P.J. Williams is old enough to remember when the New Orleans Saints pass defense hemorrhaged yards (4,755 in ’15 and 4,593 the next year, a net average of 278.9 per game), touchdowns (45 in ’15, 27 in ‘16) and a dizzying completion percentage (a combined 66.6 for the two years).
“It’s a total difference, like night and day,” the fifth-year cornerback said of his first and second NFL seasons.
From that night, to this day: In the last seven games, New Orleans has allowed 205.1 yards per game, with eight touchdowns and seven interceptions, at a completion percentage of 58.5. For the season, New Orleans is allowing 233 yards per game and a 60.6 percent completion rate, with opponents totaling 14 touchdowns and eight interceptions.
But it’s the last seven games in which New Orleans, 8-2 entering Sunday’s game against Carolina (5-5) in the Mercedes-Benz Superdome, has produced some of the best pass defense in the league.
“We’ve been getting better every day stopping the run, containing the pass, making sure we’re not giving up explosive plays,” Williams said. “Our numbers just a few years ago – how many explosive passes we gave up and things like that. Those things are huge and we definitely have to (stop explosive plays) to win games.”
New Orleans has won seven of its last eight and during that stretch four opponents totaled less than 200 net passing yards.
“Staying locked in, being assignment-ready and just staying together,” cornerback Eli Apple explained. “More awareness. As the season goes on you want to continue to learn more about your team and continue studying, and just continue to add more stuff to your routine.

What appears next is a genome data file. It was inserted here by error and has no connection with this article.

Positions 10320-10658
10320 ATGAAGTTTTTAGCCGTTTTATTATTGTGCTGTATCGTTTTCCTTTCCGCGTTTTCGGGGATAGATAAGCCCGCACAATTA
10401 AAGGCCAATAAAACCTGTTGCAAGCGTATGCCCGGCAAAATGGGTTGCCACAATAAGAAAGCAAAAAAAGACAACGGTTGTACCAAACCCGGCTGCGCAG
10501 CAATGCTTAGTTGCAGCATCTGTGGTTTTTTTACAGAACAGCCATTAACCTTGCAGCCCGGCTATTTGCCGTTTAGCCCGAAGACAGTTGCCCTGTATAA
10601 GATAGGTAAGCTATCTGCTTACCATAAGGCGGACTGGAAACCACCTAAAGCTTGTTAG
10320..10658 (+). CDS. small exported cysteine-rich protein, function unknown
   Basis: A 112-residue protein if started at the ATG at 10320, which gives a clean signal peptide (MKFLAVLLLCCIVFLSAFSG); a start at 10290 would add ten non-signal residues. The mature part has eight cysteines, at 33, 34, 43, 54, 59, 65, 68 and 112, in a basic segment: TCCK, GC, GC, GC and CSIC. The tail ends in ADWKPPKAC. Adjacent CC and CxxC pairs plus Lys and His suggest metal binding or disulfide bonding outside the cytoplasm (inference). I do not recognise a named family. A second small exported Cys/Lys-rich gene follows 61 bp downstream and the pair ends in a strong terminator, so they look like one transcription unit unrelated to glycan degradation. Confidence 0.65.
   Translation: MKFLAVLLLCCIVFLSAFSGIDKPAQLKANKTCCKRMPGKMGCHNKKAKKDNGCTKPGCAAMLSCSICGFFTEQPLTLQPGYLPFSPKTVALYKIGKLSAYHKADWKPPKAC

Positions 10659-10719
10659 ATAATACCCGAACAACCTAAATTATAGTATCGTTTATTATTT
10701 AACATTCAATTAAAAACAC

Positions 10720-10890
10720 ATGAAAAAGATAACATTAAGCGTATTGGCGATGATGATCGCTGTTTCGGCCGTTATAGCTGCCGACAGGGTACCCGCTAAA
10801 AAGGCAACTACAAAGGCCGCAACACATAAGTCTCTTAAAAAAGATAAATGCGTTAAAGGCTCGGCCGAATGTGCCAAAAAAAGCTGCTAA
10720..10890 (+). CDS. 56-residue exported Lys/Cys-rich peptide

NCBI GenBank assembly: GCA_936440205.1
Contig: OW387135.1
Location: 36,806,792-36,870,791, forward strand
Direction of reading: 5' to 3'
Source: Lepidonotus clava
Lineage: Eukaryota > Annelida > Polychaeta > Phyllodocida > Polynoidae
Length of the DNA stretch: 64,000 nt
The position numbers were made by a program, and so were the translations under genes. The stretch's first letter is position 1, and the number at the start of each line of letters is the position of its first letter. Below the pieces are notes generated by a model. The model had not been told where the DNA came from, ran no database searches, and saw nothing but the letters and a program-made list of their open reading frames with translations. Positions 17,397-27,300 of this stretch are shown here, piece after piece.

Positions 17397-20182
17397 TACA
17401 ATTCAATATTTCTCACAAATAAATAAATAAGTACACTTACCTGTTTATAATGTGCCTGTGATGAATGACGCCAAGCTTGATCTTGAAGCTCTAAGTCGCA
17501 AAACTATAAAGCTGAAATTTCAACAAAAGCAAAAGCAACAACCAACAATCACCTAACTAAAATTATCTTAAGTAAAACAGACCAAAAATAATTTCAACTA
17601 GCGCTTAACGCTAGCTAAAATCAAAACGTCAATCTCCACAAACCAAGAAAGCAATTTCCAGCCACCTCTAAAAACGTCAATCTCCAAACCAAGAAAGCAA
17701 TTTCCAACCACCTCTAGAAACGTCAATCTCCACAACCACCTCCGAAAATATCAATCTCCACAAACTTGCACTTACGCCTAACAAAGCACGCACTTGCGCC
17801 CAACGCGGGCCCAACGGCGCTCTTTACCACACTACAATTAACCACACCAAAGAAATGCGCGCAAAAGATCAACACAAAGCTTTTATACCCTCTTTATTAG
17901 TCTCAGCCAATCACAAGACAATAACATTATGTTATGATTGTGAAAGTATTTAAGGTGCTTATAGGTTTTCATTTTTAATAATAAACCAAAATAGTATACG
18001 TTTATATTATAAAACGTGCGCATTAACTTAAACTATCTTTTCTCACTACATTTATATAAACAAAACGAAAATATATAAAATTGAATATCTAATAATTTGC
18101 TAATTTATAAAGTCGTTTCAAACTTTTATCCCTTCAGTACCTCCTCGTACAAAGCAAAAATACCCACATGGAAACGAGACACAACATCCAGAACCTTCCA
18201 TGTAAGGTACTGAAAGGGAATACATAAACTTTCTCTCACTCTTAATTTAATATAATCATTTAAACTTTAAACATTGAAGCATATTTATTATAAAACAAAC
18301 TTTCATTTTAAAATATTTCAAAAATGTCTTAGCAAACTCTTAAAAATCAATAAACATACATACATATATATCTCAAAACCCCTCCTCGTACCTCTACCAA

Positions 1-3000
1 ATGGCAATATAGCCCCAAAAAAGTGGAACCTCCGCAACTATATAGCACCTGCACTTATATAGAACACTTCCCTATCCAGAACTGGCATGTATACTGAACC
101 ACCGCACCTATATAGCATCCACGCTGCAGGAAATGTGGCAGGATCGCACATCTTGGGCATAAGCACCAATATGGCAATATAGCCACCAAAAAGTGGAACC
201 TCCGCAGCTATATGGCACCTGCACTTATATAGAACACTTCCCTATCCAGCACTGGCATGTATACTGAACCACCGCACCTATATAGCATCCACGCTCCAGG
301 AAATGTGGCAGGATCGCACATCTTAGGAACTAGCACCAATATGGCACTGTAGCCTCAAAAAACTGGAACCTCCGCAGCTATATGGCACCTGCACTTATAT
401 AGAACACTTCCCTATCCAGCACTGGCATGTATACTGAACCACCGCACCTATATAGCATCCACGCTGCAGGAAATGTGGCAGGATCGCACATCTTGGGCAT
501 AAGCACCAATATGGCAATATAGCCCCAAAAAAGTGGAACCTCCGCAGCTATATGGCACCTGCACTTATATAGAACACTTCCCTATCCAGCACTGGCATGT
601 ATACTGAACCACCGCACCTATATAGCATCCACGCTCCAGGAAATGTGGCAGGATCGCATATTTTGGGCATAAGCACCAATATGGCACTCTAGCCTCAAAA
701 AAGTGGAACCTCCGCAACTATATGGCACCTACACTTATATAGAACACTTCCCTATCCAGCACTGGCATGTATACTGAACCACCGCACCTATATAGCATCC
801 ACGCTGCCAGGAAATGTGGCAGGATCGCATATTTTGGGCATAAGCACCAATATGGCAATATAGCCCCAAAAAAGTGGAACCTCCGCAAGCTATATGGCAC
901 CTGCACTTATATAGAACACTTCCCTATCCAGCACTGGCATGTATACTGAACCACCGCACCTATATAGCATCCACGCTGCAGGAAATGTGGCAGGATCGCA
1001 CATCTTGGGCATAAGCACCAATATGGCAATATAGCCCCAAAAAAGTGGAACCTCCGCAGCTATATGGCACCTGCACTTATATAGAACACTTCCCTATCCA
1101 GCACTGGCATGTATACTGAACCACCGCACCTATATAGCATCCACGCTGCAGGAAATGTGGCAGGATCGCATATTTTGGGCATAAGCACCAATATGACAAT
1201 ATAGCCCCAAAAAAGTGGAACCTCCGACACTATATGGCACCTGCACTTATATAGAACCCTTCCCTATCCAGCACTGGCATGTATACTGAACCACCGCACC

“It’s about the challenge. Challenging yourself as a defense and continuing to progress, continuing to get better because when you get closer to playoff time, you want to be playing your best ball. So it’s about challenging yourself to get better.”
The challenge against Tampa Bay last Sunday was to contain one of the high-powered passing offenses in the league, featuring receivers Mike Evans and Chris Godwin. And while Buccaneers quarterback Jameis Winston completed 30 passes for 298 net yards, he needed 51 attempts to get there, and the Saints intercepted four passes (one each by Williams, safety Marcus Williams, safety Vonn Bell and linebacker Demario Davis), sacked him twice, had 12 passes defensed and 12 quarterback hits.
And they did it without cornerback Marshon Lattimore, the NFL Defensive Rookie of the Year in 2017, who arguably was playing the best in his NFL career before a hamstring injury sidelined him Sunday.
Lattimore was instrumental in helping shut out Evans (zero catches) in the first Saints-Buccaneers game this season on Oct. 6.
For the rematch, P.J. Williams was tasked with a heavy dose of shadowing Evans. Evans had four catches for 69 yards, and Williams had three tackles and an end zone interception, ending Tampa Bay’s final scoring threat in New Orleans’ 34-17 victory.
“I was ready for the challenge,” he said. “I couldn’t wait to have that opportunity to go out there and challenge that guy. They told me at the beginning of the week and I made sure I locked in all week to the plan and went out there and executed it.
“It felt good to end the game like that. It was the last play on defense, so just to not let them get a touchdown, and also a turnover in the red zone, that’s a huge stat for our defense.”
But it’s becoming more routine this season for the Saints to construct a pass defense plan, and execute it, than not, partly because the secondary challenges each other almost as much as the opponent challenges it.
“We’re competitive,” Apple said. “Everybody talks about the production and stuff. That’s what we always want to continue to make a point of, continue to get more interceptions and pass breakups and just seeing routes before they happen. Picking up that awareness. It’s one of those things everybody is trying to help each other, and ultimately help the team.”